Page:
Degree Name

EdD (Doctor of Education)

Program

Educational Leadership

Date of Award

December 1992

Abstract

The problem related to this study was to determine which components of the Tennessee Principal's Administrator Academy are effective and which ineffective in influencing the principal's performance. The purpose of this study was to evaluate the effects of the Principal's Academy that influences the principal's day-to-day job performance at the local school site. The study also attempted to determine if factors such as age, size of school, per pupil expenditure, number of teachers on the respondent's staff, educational level, school setting, years in present position, years attending the academy had any effect on the administrator's perceptions of the academy. Tennessee administrators were given the opportunity to respond to the questionnaire used to determine the effectiveness of the Principal's Academy. Five research questions were answered, and seven hypotheses stated in null form were tested using the Kruskal-Wallis Anova for data involving more than two groups. The Mann-Whitney-Wilcoxan Rank Sum W Test was used to determine if there was any significant difference in the respondent's perceptions of the academy as it related to the year they attended. All null hypotheses were retained except the hypothesis related to the year the respondents attended the academy. In years 1984 and 1985 there as a significant difference in the perceptions of the respondents; thus, the hypothesis was rejected. The key motivating factor other than to meet the state mandate of attendance is self-improvement. The collegiality and social network associated with the Principal's Academy is valuable, and attending the Principal's Academy is a factor in school administrators implementing school improvement strategies. Research should be conducted to develop an evaluation instrument that would be used to evaluate future principal's academies.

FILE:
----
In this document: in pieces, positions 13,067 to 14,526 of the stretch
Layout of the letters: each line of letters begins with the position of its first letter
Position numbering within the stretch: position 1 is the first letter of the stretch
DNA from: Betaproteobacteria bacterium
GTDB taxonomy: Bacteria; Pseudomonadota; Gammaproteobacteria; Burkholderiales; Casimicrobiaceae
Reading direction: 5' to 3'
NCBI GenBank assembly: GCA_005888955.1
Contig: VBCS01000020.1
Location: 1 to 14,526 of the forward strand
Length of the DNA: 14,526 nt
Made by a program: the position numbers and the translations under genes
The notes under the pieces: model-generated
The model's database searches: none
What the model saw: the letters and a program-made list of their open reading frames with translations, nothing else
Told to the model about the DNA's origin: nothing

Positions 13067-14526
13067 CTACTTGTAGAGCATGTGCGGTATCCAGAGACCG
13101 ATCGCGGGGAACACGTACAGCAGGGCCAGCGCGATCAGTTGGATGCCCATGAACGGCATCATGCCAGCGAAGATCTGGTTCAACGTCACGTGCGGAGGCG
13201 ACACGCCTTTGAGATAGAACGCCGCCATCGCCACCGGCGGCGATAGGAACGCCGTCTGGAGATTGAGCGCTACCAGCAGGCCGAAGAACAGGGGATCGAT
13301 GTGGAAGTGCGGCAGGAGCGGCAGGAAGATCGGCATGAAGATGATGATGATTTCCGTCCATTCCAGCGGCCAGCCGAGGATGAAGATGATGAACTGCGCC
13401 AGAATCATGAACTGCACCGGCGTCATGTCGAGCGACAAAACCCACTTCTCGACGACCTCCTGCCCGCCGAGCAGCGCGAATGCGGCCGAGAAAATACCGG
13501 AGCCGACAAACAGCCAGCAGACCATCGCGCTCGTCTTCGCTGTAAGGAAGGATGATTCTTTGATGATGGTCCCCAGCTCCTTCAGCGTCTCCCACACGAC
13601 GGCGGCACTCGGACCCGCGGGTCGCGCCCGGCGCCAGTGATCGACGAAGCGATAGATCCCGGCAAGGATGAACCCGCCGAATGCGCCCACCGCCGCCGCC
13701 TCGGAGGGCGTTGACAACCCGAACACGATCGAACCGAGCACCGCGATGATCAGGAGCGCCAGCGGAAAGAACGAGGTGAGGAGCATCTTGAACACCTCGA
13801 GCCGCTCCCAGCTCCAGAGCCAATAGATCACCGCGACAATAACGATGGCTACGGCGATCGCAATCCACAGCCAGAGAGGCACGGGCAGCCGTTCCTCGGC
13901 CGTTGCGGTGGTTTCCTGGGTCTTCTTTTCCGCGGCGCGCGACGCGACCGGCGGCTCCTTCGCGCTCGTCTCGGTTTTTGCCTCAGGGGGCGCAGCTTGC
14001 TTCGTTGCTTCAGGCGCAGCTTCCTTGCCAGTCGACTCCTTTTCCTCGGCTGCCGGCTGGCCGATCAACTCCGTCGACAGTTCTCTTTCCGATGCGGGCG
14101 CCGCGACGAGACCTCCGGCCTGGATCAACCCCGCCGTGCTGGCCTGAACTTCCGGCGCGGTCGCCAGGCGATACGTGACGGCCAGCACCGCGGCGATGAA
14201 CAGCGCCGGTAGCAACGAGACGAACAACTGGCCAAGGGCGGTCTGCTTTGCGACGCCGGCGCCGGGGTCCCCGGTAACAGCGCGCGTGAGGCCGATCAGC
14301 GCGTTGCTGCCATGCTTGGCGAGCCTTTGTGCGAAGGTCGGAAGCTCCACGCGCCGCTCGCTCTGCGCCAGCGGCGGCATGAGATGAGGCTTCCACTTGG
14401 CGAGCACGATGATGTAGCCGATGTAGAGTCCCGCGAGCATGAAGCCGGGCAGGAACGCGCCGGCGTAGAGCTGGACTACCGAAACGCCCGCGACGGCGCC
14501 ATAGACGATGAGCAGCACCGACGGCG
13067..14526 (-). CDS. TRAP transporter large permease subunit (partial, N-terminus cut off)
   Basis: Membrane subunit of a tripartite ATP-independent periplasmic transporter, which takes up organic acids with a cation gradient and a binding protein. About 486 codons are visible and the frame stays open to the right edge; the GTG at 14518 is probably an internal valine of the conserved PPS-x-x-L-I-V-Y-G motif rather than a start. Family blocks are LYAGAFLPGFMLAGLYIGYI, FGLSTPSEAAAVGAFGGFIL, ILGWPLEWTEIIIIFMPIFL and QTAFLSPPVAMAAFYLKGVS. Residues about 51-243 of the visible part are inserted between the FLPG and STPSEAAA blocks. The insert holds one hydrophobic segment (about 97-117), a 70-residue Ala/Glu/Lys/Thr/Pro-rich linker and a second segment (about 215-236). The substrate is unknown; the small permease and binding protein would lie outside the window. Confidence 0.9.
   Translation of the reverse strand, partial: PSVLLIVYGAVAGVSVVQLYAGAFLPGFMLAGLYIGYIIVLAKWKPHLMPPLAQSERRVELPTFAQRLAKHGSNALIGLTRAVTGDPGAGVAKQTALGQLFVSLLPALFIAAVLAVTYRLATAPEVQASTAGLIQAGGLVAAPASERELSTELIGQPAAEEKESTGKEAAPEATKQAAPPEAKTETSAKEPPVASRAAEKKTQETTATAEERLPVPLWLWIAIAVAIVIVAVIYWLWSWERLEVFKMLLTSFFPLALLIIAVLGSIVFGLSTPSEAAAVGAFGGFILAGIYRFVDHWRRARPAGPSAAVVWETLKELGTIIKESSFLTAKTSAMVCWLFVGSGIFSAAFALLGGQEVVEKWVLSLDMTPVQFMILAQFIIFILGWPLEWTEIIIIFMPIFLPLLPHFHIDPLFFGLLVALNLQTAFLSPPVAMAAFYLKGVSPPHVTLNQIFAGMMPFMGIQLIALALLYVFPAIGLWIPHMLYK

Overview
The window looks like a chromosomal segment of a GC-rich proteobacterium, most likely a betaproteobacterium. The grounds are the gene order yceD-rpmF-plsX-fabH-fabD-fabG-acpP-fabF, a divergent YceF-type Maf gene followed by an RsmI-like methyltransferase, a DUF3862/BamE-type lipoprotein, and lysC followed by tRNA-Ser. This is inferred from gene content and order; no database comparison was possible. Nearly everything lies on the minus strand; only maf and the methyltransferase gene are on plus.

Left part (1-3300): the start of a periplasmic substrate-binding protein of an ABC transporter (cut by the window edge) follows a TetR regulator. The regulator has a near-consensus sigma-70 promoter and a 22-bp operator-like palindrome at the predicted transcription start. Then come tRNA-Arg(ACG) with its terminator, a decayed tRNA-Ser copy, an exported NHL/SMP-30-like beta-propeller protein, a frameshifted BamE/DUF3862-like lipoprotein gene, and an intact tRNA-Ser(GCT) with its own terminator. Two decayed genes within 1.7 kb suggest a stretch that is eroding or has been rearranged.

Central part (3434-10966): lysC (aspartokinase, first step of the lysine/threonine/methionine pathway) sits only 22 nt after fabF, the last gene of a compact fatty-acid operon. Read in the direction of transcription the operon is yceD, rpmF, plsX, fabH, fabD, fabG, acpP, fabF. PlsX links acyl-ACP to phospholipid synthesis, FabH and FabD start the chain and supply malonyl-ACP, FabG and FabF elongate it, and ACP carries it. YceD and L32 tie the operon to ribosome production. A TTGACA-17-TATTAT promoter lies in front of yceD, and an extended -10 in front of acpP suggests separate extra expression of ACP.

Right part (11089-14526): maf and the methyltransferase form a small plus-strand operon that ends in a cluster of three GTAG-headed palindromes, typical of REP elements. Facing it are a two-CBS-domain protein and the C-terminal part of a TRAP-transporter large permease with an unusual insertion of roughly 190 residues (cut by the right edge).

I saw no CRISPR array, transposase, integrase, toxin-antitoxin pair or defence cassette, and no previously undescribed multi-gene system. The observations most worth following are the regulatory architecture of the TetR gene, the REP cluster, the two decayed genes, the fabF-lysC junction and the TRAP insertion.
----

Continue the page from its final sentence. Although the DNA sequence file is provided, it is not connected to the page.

Document Type

Dissertation - Open Access

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